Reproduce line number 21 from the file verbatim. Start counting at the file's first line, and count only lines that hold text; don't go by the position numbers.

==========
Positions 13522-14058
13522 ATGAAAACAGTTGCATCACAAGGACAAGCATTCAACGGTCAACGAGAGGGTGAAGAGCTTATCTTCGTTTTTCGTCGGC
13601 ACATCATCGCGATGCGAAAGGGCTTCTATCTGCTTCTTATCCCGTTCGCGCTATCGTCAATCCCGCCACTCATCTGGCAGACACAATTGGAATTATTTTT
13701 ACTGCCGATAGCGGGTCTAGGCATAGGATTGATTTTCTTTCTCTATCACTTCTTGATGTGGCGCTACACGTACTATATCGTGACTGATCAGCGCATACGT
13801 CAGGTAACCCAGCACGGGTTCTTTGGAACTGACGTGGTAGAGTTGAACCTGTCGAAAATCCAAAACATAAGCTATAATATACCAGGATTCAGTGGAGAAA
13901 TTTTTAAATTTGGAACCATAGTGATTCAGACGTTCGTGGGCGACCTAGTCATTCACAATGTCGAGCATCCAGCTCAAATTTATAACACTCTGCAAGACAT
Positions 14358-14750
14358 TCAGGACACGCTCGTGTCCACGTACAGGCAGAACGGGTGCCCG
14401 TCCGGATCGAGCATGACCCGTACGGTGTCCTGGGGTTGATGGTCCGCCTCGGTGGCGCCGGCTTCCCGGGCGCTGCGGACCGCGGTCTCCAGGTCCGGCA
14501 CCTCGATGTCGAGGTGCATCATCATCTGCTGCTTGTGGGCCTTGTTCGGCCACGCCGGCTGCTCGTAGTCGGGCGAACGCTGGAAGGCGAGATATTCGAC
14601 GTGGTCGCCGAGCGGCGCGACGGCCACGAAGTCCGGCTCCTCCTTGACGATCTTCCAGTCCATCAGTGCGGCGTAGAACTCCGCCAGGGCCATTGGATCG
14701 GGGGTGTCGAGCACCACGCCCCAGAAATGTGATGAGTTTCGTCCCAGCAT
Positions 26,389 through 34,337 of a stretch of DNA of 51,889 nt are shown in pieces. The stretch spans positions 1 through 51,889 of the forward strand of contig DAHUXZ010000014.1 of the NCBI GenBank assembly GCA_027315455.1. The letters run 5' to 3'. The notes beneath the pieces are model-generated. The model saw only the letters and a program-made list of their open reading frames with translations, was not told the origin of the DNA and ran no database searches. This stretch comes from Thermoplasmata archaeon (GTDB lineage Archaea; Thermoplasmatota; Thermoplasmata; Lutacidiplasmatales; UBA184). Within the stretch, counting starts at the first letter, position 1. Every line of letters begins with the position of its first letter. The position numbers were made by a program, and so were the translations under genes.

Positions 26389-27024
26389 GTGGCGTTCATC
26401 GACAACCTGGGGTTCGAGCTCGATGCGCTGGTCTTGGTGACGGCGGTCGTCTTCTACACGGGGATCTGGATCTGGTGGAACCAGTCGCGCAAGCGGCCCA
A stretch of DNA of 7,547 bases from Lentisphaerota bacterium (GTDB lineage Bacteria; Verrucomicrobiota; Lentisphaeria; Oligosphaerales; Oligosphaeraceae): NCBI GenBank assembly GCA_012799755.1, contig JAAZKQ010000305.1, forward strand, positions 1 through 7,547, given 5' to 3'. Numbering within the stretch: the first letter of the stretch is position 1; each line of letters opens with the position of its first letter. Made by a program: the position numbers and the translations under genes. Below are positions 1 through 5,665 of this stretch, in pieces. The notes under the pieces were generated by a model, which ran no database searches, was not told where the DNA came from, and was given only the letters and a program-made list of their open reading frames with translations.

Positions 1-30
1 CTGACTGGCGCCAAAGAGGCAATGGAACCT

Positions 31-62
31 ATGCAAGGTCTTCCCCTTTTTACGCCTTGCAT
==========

31 ATGCAAGGTCTTCCCCTTTTTACGCCTTGCAT